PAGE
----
Nobel Prize winners urge Obama to back carbon pricing

Thu Mar 14, 2013 1:54pm EDT

* High-level group meets March 25-27 in Montreal

* Progress so far has been slow

* European Union has given ICAO a year to get a global deal

By Barbara Lewis

BRUSSELS, March 14 (Reuters) - A group of leading economists, including eight Nobel Prize winners, has written to U.S. President Barack Obama urging him to support a carbon price on aviation.

An EU law requiring all aircraft using EU airports to pay for emissions via the bloc's Emissions Trading Scheme (ETS) last year stirred international outcry and threats of a trade war.

Eventually, the Commission, the EU executive, announced it would freeze its law for a year, to spur agreement of a less contentious global alternative at U.N. body the International Civil Aviation Organization (ICAO).

In the letter, dated March 14, the eight Nobel Prize winners and 24 other economists call on Obama to back a market-based measure, like the EU scheme, as the cost-effective way to encourage technological change and lower emissions.

"While we recognise the barriers to a uniform global price on all carbon emissions, pricing emissions in the aviation sector via ICAO would be a good start," the letter said.

"Absent such an agreement in ICAO this year, U.S. airlines will face a growing patchwork of international regulations and compliance costs, while aviation emissions will continue to rise and contribute to dangerous climate change."

Some of the same economists wrote to Obama a year ago, asking him to drop his opposition to the EU plan.

Instead, he signed the EU ETS Prohibition Act to shield U.S. airlines from complying with the EU law.

The U.S. law also gave the U.S. government the authority to steer talks on a global solution to aviation emissions.

HIGH-LEVEL GROUP

A high-level group, including a U.S. delegation, meets again in Montreal on March 25-27 as part of ICAO efforts to get closer to a deal.

So far progress has been slow, as the industry has campaigned for greater efficiencies, rather than market-based measures. A U.S. position paper, seen by Reuters, put forward the idea of an airspace approach that would leave the bulk of emissions unaccounted for.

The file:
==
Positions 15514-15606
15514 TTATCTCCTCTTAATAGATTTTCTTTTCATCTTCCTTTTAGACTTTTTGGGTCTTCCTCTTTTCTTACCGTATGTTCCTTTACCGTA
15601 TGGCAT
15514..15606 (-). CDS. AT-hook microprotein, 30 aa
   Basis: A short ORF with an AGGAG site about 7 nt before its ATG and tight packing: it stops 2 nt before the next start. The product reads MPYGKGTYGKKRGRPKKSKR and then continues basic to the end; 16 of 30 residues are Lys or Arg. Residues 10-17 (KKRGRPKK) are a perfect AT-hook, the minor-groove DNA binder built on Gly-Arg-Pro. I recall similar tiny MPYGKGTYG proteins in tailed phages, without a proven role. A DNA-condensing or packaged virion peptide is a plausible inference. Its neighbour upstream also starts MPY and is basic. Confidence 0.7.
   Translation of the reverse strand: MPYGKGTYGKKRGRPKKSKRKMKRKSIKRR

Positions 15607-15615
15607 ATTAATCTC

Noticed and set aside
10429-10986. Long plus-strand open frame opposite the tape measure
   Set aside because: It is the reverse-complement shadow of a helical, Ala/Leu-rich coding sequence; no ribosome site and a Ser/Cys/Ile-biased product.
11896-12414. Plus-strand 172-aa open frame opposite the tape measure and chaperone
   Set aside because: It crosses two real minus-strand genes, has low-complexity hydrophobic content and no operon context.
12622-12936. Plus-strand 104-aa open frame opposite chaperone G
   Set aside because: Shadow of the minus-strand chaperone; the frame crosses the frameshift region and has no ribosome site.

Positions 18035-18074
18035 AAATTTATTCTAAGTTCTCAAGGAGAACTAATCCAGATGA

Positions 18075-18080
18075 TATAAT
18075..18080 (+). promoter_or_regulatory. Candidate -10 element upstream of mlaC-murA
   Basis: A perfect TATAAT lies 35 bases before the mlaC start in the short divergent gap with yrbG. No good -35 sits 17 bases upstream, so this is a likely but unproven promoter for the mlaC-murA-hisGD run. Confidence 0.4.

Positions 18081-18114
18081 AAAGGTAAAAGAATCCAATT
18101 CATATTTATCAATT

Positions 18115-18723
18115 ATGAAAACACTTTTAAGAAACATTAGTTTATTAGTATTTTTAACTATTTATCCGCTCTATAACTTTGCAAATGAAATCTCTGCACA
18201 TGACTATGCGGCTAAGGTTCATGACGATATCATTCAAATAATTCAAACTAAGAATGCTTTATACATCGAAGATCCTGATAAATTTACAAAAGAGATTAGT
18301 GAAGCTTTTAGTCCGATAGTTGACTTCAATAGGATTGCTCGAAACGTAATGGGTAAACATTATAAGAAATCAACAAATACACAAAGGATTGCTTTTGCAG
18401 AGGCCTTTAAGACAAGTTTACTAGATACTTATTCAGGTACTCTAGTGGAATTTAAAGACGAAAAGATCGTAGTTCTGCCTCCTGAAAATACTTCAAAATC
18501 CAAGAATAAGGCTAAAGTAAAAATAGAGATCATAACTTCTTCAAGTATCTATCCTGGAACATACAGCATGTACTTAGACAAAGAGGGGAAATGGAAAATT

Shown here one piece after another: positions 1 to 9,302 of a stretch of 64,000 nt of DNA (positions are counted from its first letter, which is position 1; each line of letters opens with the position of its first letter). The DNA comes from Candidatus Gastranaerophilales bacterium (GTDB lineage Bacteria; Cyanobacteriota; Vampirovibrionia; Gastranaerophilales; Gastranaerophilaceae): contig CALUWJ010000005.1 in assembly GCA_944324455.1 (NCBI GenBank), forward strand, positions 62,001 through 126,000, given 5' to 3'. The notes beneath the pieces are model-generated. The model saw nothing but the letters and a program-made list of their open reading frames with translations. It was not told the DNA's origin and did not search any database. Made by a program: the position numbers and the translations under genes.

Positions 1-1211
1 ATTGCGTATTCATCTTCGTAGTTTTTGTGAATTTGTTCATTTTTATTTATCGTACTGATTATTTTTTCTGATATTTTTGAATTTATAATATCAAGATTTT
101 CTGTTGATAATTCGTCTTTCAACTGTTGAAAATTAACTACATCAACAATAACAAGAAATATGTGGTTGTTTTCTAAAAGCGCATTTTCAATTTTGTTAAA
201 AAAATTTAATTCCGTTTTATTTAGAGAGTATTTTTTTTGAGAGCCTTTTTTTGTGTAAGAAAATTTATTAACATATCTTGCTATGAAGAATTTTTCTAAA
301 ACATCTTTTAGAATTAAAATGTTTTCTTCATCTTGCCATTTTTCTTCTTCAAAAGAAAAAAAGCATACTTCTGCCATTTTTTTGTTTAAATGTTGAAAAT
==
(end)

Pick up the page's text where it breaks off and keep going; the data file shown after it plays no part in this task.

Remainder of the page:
Earlier this week, the European Union agreed the text to enshrine in law the suspension of its requirements on intercontinental flights until the ICAO assembly in September and October this year. Internal EU flights are not exempt.

The assembly is only held every three years, so if a deal is not agreed then, the risk is there will be many more years without a global solution to aviation emissions. The European Union says it will automatically reinstate its law in the absence of agreement.

The letter, which is also signed by Robert Litterman, former head of risk management at Goldman Sachs, and a board member of conservation group WWF, is published on the WWF website.

The Nobel Prize-winning signatories are Kenneth Arrow, William Sharpe and Al Roth, all of Stanford University, Eric Maskin of Harvard University, Thomas Sargent, New York University, Robert Myerson of the University of Chicago, Christopher Sims of Princeton and Joseph Stiglitz of Columbia University.

EU Climate Commissioner Connie Hedegaard in a Twitter message said she hoped Obama would take the Nobel Prize winners' advice. "Nobel Prize winners are normally wise persons," she said.

No-one from the U.S. State Department was immediately available for comment.

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